review is because, essentially, I'm not going to retype the same thing I did a year and a half ago.
So...for the major rundown of the book and its rules, head on over to that link and dig in.
Slasher Flick Director's Cut isn't a second edition of the Slasher Flick RPG, so much as the ultimate Slasher Flick book, combining most of the optional rules from the Deleted Scenes and Special Features supplements with the original Slasher Flick rulebook...and now in full color.
A red, blood splatter trim has been added to the inside of the pages, where they connect at the spin...now, this WOULD just make up annoying dead space, except many of those optional rules now show up in the blood splatters as sidebars. The sidebars are also used to convey asides to the Directors and Players.
What appears to be the entire Casting Call book has been included, which is about 100 premade tertiary characters (standard slasher stock characters) with guidelines on making them primary characters instead...and I mean all the good ones are here, like Intrepid Security Guards, the various types of non-killer crazies you tend to see, stoners, mysterious drifters, etc.
Three new killers are included, one of whom borrows more than a bit from Michael Myers, one who is very "supernatural" in outlook and the other a good "twist" killer. Each gets a full description and stats, as well as three plot hooks related to them for use into making your own "movies".
Another very helpful addition are three "miniflicks", essentially a set-up, location and killer that can be fleshed out into a full "movie", and a complete "film" called The Vault, involving a set of cloistered fallout shelters in the 80s. One common complaint I heard when the original Slasher Flick came out was "It looks cool, but what do I DO with it?", and this should alleviate those concerns quite a bit. There are two other full length adventures available, one set in a decrepit hotel and the other on an island getaway for more adventure fun.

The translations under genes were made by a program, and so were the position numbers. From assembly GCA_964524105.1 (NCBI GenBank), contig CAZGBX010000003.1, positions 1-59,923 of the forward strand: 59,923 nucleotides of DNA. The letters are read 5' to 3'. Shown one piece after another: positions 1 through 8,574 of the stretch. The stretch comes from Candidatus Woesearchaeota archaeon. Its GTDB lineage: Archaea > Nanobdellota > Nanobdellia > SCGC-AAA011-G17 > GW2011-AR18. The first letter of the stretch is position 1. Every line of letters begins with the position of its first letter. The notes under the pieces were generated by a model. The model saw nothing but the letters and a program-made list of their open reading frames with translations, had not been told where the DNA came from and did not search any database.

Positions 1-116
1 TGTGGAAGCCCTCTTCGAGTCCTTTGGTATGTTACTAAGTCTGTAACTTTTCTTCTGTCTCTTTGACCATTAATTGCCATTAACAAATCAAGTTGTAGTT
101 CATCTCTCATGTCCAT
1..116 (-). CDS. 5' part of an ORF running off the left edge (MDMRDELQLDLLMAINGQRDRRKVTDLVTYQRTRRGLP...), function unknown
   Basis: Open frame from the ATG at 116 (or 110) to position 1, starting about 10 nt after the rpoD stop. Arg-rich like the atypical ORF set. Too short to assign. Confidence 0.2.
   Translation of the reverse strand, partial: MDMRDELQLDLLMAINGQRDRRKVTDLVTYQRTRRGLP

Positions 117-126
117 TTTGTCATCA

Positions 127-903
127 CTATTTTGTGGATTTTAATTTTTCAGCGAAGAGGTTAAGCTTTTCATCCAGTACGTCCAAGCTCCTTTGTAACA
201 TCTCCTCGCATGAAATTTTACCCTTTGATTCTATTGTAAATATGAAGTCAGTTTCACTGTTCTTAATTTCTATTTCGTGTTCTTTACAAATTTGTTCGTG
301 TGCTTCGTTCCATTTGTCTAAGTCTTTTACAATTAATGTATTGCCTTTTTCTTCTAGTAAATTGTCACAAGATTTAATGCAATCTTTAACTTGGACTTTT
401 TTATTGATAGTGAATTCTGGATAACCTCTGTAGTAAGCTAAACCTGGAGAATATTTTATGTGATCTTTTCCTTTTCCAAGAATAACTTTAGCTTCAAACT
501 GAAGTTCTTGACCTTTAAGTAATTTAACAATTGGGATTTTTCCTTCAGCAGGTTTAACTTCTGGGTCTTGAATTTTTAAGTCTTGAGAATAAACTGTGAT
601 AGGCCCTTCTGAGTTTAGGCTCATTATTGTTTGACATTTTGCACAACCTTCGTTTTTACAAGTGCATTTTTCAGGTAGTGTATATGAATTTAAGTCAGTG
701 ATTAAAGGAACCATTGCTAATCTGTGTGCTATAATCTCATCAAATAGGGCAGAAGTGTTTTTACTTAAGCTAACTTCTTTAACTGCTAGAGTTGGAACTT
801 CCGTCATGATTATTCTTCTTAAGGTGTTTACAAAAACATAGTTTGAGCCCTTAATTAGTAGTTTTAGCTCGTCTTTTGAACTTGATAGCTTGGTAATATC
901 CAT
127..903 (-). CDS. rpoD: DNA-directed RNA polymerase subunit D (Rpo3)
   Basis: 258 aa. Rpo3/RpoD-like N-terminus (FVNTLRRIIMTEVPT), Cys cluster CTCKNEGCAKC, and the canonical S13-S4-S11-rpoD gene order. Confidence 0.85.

Slasher Flick probably falls closer into the "story game" category than the "RPG" category, due to elements such as the players controlling multiple characters and so forth. Now, this doesn't matter a lick to me, but might be a big deal for some people. Its still a very cool game, and this package is pretty impressive in full color. If you bought Slasher Flick but not the supplements and enjoyed it, I would give this a solid recommendation. If you were interested in Slasher Flick but didn't buy it, then call it a strong recommendation. If you bought Slasher Flick and hated it, stay away...unless the reasons you hated it had to do with not being sure how to set up a "movie", or got too thrown by character creation: Since a "movie" is now included, as well as 100 or so pregenerated characters, you can jump right in.
Right now, you can still buy Slasher Flick Director's Cut with the two full length adventures in a bundle, and as I loved both adventures, I feel comfortable giving that a solid thumbs up.
One more thing I want to note, as it wasn't mentioned in the book and the author may have missed it altogether (a LOT of people did), is the TV series Harper's Island that ran for one season on CBS last year. It was marketed as a murder-mystery, but make no mistake: It is 13 episode, TV-friendly slasher film that is incredibly well done, and I HIGHLY recommend it, on par with the original Halloween.